Negligence vs. Negligence Per Se

Negligence vs. Negligence Per Se

Many personal injury cases in California are based on negligence, including car accidents, slip and fall claims, and wrongful death. You must prove that the other party was negligent to recover compensation for your damages. In some cases, the theory of negligence per se can help prove your case. Our skilled Los Angeles personal injury lawyers use all resources to recover the compensation you deserve after another party causes you harm.

Proving Negligence for a Personal Injury Claim 

Negligence occurs when a party fails to use care to avoid injuring or harming a person. The level of care the person uses is based on the “reasonable person” standard.” 

Jurors decide what a person of ordinary prudence would have done in the same or similar situation. If a party’s conduct fell short of that standard, the jurors could find that the person was negligent. However, you also need to prove the party’s conduct caused your injury and that you sustained damages.

Let’s use a car accident as an example. The legal elements of a negligence claim are:

  • Duty of Care – The party who caused your injury owed you a legal duty of care.
  • Breach of Duty – The party’s actions or omissions created a breach of duty.
  • Causation – The party’s conduct was the direct and proximate cause of your injury.
  • Damages – You sustained damages because of the party’s breach of duty. 

A driver owes a legal duty of care to follow California traffic laws and take reasonable steps to avoid causing a traffic accident. Running a red light or driving under the influence could be considered breaches of duty. A reasonable person would know these actions could result in a car accident.

However, you must go a step further to prove negligence. You must prove that the driver’s conduct “caused” the traffic accident. For example, a drunk driver could be involved in an accident they did not cause. However, if the drunk driver drove in the wrong lane, their actions caused the crash.

Lastly, you must prove that you sustained damages. Damages include physical injuries and economic damages, such as lost wages and medical bills. You can also receive compensation for non-economic damages, which represent your pain and suffering.

How Is Negligence Per Se Used in a Personal Injury Case?

Negligence per se is the rebuttable presumption that a party breached the duty of care and is thereby negligent. It shifts the burden of proof to the defendant to prove they were not negligent.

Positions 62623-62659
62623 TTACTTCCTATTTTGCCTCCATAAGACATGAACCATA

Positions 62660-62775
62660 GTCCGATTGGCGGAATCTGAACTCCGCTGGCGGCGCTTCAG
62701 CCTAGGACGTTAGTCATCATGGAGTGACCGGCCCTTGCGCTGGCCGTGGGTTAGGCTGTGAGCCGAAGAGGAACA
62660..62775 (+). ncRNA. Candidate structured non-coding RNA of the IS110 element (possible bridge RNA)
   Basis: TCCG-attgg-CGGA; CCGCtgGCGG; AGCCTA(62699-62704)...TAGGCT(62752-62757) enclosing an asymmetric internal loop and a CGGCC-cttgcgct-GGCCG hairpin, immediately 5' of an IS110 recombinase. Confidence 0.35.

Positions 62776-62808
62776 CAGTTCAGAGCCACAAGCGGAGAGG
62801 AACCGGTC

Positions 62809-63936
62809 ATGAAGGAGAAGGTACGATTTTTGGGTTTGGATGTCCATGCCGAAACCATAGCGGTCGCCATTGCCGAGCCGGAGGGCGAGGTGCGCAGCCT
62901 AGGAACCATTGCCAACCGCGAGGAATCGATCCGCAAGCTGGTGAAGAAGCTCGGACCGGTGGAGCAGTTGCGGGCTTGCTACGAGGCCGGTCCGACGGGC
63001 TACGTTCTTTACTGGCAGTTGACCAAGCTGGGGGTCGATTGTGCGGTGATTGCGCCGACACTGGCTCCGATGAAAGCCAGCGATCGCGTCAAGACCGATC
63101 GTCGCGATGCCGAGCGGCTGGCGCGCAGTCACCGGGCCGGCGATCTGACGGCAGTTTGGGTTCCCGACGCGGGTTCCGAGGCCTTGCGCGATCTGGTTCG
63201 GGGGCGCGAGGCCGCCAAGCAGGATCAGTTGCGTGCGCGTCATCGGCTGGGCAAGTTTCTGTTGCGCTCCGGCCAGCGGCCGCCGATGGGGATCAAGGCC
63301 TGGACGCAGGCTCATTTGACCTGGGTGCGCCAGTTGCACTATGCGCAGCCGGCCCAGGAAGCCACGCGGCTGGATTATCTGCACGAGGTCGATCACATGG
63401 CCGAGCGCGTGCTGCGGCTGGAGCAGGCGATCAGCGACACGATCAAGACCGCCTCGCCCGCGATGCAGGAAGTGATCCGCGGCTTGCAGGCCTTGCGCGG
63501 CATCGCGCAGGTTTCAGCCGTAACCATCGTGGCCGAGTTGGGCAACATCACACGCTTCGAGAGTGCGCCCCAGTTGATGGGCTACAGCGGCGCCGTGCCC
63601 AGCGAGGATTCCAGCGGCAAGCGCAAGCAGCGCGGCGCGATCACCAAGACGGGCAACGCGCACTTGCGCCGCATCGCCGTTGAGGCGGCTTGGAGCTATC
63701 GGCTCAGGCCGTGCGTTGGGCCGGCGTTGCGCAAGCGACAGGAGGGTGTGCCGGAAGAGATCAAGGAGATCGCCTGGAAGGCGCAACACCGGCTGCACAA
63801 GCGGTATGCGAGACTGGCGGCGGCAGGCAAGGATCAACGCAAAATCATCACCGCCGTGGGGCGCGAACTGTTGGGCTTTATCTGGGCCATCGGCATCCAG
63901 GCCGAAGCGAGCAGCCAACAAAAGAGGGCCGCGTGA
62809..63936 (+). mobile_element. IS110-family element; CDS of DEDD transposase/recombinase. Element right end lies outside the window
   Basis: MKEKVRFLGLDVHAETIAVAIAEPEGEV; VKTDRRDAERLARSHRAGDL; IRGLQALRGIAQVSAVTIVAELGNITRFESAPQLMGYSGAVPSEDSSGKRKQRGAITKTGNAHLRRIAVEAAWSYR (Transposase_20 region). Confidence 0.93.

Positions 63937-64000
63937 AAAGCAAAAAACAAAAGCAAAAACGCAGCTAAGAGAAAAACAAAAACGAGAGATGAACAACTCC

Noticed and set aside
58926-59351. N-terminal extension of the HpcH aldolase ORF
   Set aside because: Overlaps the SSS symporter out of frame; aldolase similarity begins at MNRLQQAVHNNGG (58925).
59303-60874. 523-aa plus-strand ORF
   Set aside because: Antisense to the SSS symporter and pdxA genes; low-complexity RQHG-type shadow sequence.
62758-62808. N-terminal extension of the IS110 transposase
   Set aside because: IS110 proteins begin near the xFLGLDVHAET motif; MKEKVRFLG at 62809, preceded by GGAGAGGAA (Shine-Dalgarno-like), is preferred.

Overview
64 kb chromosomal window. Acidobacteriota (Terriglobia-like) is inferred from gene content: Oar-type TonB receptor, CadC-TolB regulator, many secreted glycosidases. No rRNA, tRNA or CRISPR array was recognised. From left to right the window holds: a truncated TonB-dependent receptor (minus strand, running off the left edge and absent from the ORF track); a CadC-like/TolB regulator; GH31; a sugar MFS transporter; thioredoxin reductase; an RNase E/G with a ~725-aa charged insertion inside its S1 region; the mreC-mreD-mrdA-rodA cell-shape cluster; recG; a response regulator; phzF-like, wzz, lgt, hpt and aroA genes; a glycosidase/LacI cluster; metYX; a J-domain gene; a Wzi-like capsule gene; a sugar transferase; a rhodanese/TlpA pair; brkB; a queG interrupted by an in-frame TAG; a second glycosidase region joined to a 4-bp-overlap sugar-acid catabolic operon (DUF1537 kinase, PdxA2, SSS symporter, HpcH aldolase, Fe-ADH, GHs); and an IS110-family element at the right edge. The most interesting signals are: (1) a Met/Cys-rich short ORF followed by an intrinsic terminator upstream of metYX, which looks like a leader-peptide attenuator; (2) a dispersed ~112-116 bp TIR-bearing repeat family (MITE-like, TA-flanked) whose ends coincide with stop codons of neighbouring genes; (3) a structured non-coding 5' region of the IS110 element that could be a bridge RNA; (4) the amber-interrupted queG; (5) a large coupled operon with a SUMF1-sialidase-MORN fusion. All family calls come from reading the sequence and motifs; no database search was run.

For negligence per se to apply, the person must have violated a law created to protect people from harm. For example, California’s DUI law protects people from being injured in DUI accidents. Therefore, if a drunk driver causes a crash, they are presumed negligent. 

The injured party would only need to prove that the driver’s actions were the direct and proximate cause of their injuries and they sustained damages. Otherwise, it is the drunk driver’s responsibility to prove they were not negligent as a matter of law. 

Negligence per se can be helpful in cases involving circumstantial evidence. The defendant has the burden of offering evidence that convinces the jury they were not negligent. 

Contact Us for a Free Consultation with Our Los Angeles Personal Injury Lawyer 

At J&Y Law, we are aggressive trial lawyers who fight for the rights of injury victims and their families. Contact our law office to schedule a free consultation to discuss your case with a Los Angeles personal injury attorney. 

About the Author

Yosi Yahoudai is a founder and the managing partner of J&Y. His practice is comprised primarily of cases involving automobile and motorcycle accidents, but he also represents people in premises liability lawsuits, including suits alleging dangerous conditions of public property, third-party criminal conduct, and intentional torts. He also has expertise in cases involving product defects, dog bites, elder abuse, and sexual assault. He earned his Bachelor of Arts from the University of California and is admitted to practice in all California State Courts, and the United States District Court for the Southern District of California. If you have any questions about this article, you can contact Yosi by clicking here.

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